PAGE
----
It is Saturday when I am writing this.
What I am writing to you today, is not at all what I had planned to write. But something happened, well two things actually, that changed me. So here is what came out.
Today, I sat for 3 solid hours mesmerized, often tearful, watching the televised funeral of Johnny Hallyday. He isn’t well known in the states despite having a home in LA where he spent considerable time; a passion for Harley’s, and the major influence of American music incorporated into his own. He was referred to as the French Elvis. He still embraced the glitzy stage style Elvis personified, shiny suits and heavy jewelry, even up to his last concert in July 2017. Like Elvis he lived on the razor’s edge, chasing his dreams, pushing his passion for American rock and blues into France. This was unheard of, still he dared be told what was or could be done. Balancing between shyness and rebel, his love for life, for the blues, for music, changed the way Europe musicians viewed possibility, effecting not only music, but the very lives of those he touched, much the way Elvis did in the US.
Like Elvis, he came from very humble beginnings and a painful, challenging childhood. But, he rose above it all, armed only with passion.
I barely knew him. When I first arrived in Paris, I wasn’t very familiar with his music. One of his biggest hits, “Quelque de chose de Tennessee” even struck me as phony. My egoistical opinion wondering who this Frenchman was singing about TN. To be honest when the television ads for his concert came on with this obviously aged rocker screaming like an AC/DC ad, my thoughts were not favorable. It is interesting how much we don’t learn when we close our minds, isn’t it?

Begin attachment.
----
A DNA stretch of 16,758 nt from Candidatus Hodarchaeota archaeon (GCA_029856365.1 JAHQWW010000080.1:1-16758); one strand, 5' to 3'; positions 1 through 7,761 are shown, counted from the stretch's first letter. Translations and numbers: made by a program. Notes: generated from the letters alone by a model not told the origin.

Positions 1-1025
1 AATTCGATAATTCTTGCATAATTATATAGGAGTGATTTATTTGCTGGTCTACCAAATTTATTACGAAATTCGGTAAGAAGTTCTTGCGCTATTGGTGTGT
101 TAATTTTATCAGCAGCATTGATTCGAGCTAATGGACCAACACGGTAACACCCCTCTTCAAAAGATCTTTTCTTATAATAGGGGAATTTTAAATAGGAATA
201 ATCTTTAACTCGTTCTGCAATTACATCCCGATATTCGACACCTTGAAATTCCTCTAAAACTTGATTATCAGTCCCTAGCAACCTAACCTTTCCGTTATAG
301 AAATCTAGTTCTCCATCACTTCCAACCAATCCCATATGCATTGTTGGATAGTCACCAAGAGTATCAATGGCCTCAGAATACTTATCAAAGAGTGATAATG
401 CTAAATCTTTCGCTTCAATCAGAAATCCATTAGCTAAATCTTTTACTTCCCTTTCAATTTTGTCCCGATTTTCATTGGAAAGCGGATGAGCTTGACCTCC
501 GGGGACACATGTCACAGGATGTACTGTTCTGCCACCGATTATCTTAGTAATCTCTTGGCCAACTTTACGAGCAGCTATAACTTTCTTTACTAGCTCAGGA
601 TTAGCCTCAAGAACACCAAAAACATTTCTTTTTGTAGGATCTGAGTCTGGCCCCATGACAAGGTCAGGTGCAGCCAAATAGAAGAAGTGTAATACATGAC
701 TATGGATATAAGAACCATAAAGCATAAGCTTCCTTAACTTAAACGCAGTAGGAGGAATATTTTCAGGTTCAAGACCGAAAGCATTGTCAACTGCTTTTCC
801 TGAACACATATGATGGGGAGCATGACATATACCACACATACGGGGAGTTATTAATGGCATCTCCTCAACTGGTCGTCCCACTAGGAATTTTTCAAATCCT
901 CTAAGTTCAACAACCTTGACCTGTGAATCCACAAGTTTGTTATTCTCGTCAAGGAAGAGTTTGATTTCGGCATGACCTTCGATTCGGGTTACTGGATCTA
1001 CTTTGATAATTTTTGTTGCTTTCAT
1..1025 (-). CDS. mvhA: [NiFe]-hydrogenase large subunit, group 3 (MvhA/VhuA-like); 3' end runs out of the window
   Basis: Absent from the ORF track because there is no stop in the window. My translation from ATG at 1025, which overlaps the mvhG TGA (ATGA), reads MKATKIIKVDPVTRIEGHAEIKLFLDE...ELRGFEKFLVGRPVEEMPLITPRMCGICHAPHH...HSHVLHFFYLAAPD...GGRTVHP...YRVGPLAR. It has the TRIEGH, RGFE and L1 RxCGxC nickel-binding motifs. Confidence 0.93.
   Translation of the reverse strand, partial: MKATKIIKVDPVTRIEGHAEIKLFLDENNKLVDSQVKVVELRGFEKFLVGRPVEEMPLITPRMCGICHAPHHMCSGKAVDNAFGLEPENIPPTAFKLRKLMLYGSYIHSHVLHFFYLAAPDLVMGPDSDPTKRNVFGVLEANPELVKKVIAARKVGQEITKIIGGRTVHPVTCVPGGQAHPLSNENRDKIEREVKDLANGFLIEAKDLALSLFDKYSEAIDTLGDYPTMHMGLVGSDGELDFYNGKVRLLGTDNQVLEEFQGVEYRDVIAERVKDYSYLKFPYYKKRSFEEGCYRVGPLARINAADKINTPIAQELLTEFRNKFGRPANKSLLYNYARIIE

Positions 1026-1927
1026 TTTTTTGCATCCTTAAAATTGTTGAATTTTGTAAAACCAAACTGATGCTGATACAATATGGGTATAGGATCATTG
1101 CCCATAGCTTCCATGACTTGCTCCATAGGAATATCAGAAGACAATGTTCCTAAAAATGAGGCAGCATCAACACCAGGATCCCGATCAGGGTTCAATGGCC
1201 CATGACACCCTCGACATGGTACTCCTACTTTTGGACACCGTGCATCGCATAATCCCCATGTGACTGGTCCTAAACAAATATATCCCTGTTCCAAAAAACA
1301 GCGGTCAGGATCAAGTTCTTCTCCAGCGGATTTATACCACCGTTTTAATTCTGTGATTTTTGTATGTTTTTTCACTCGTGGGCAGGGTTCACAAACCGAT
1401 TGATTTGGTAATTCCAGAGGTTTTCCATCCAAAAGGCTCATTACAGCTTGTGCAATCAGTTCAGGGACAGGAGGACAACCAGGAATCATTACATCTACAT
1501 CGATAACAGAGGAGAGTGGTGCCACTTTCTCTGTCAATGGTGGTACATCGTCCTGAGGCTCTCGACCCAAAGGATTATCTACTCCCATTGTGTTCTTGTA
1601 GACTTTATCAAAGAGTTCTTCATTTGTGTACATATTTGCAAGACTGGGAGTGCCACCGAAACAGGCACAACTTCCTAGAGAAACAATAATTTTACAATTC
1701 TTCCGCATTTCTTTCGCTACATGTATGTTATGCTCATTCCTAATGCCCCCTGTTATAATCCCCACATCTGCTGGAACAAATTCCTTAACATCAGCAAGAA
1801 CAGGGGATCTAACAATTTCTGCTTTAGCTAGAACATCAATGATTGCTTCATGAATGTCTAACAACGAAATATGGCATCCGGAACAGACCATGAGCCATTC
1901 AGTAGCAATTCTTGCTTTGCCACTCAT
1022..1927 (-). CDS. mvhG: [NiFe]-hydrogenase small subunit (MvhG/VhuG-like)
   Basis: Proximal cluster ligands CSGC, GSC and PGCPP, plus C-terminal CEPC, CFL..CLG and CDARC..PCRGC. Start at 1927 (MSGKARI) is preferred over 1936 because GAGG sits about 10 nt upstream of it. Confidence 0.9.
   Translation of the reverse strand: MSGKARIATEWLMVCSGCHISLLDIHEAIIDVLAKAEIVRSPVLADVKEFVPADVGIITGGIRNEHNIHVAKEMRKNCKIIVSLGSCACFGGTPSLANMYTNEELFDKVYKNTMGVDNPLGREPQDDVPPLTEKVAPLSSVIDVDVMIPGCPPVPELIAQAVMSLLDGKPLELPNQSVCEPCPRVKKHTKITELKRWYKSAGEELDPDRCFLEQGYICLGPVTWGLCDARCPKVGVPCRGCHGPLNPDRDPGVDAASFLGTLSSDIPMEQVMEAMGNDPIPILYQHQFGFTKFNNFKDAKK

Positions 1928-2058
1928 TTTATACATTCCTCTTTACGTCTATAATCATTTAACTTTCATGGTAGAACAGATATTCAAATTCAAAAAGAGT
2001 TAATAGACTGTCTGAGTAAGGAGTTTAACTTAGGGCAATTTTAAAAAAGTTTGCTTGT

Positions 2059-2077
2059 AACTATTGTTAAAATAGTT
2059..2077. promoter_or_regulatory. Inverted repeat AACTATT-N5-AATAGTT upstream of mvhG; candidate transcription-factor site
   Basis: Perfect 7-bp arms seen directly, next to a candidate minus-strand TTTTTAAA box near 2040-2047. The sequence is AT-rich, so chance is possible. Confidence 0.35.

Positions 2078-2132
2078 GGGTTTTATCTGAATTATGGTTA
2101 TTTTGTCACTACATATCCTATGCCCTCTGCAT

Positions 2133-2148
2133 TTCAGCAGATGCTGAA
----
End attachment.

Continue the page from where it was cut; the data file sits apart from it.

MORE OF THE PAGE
Luckily, mine was opened by what I witnessed.
Over and over for three solid days, the announcers repeated the same phrase, “he was happiest when he was on stage. He loved his fans.” It must have been this love he felt and exuded that brought 1,000,000 people out in sub-freezing temps and spitting rain the night before, (camping out for a good spot to see him one last time).
His funeral evoked the same sense of loss that Princess Diana’s did.
Watching the people lining the route of his funeral procession, ages 8 to 80, most in tears, many holding candles, signs or flowers, drew me in. When I read that 1500 policemen, some not even scheduled for duty, and 1000 Harley riders displaying flags from all over the world, many US, came from all corners of the world, I was touched.
And then, when I heard the eulogies delivered not only by stars like Marion Cotillard, but the many, stories of his humility, modesty and steadfast loyalty to everyone from taxi drivers to want to be song writers, how he listened to their dreams, fostered many, encouraged thousands more, I was moved.
The current president of France, two former presidents and three prime ministers, not to mention stars, musicians and minor celebrities in attendance. Why? How was this man, from simple beginnings able to move millions of people? Easy. He cared. He tried. He loved. He pursued his passions despite insurmountable odds.
Which is the bravest, most noble thing any of us can do in this life.
The second event I mentioned was far more personal. It is much more difficult for me to elaborate on. I lost a friend, a close friend, far too young, leaving an 11 year old daughter, a grieving, confused husband, and those of us that loved her. She was brilliant, an attorney; creative, a jewelry maker; outspoken, an advocate for the poor and oppressed; daring and beautiful.
She may not have a funeral procession of a million. She never saw her influence on the masses. She will never see her daughter grow up, go to college or marry. She won’t be there to protect her, advise her, defend her; her, or the countless others she fought for in the past.
But her voice, her heart, her courage, like Johnny Hallyday’s will be felt for years to come.
And so I ask you again, “What are you going to do with this one wild and precious life?”